AM: 17 miles in South Chagrin Reservation with the Southeast Running Club. I ran with John K., Tim C., and Ted F., running the last 10 miles with Ted and Tim. The temperature was 35 degrees at the start and in the high 40s when we finished with lots of sunlight the whole time. This was a great trail run on a beautiful day, and I felt pretty good though a little tired. We ran a notoriously hilly, rocky section in South Chagrin with four hills, of which one is really nasty and brings a nice leg burn. If and when I get into the Western States 100, this section of trail will be vital to my training...along with an altitude chamber.

AM: 16.8 miles--5 on the treadmill and 11.8 in and around the Chagrin River valley. The original plan was to run in Solon with SERC, but Noah had a really bad night as his top front teeth are coming in and he was too fussy for Anne to take him to work while she checked on her patients. So I stayed home with Noah while she was at work and only when he fell asleep in his crib did I sneak down to the basement and get on the treadmill. When Anne got home I hopped off and finished up outside. I was really tired and my hamstrings were hurting. This is one of the rare runs I didn't feel like doing. I grumbled almost the whole way and really just wanted to go back home and crawl into bed. But I ran anyway.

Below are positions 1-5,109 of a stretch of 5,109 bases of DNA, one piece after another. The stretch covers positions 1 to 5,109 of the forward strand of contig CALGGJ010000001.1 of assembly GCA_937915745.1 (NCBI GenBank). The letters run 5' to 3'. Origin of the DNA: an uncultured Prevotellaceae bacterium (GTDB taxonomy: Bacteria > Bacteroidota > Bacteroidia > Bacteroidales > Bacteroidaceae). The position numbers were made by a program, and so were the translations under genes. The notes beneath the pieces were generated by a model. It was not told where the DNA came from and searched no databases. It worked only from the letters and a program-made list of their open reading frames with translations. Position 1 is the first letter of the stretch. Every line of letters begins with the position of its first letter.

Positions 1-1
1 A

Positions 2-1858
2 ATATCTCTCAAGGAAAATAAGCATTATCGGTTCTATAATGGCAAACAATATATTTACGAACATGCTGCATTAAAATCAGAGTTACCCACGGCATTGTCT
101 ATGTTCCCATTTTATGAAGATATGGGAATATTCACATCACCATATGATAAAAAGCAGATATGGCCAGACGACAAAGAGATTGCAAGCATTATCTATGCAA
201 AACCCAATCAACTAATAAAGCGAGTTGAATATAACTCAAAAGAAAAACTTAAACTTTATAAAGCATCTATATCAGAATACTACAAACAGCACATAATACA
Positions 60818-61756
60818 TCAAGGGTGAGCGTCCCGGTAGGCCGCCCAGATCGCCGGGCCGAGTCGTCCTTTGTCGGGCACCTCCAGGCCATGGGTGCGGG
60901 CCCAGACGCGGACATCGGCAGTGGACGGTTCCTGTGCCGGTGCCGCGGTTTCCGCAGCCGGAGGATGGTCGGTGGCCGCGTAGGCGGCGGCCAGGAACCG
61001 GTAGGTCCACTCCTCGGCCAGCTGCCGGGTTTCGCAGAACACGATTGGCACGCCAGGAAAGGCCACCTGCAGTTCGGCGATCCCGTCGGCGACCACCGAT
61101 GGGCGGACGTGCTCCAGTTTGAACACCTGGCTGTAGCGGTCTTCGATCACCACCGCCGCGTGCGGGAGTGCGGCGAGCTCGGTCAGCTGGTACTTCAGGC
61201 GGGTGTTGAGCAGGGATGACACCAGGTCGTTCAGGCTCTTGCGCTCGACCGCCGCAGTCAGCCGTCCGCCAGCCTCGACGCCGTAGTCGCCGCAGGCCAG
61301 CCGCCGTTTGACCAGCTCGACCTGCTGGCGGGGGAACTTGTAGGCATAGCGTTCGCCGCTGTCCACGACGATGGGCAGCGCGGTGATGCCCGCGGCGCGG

Total miles for week: 80.0
Total miles for month: 338.45
Total miles for year: 886.89


Assuming my hamstrings are feeling good, this next week (3/30-4/5) I plan to hit 100 miles for the first time in 2009. I want to get back on the track for mile repeats and also have a good tempo run. So for the week my goals are:
  • 100 total miles
  • Mile repeats in the neighborhood of 5:35-5:42 each
  • Tempo run of 4-5 miles
  • Long run of 20+ miles
Onward and upward!

Saturday, March 21, 2009

Lt. JC Stone 50K report / Training week 3/16-3/22

The Lt. JC Stone 50K was one of the best racing experiences I've ever had. This was a remarkably well-run race--flawlessly planned and executed and fun (at least from my standpoint as a runner) thanks to a great RD in Lou D'Angelo and amazingly "professional" volunteers, many of whom are local Rotary Club members. I had a great time and consider the Lt. JC Stone 50K an exceptional ultramarathon experience.

A post-race photo with Noah wearing our medal is now a tradition in the Hornsby house. Here he is wearing the beautiful Lt. JC Stone 50K medal. He and Anne are such an inspiration. When things get tough on the course, I think about them and how I want Noah to be proud of me for toughing it out.

The course consisted of one 6-mile section followed by five 5-mile loops around the lake at North Park, which is just north of Pittsburgh. The course was awesome, though a tad hilly in some areas to make a PR effort pretty difficult. I could feel all the history on this course--it was the course for the now-defunct GNC Ultras, which hosted a number of national championships and saw many great runners come through, such as Howard Nippert, Jim Garcia, Mark Godale, Tim Clement, Connie Gardner (who ran again in this year's Stone), Ian Torrence, Courtney Campbell and other big names.

Me looking like a Saturday morning jogger during the first lap, when it was 20 degrees and I had to keep warm in my sweat pants and 100% cotton sweatshirt--both of which came off after 6 miles.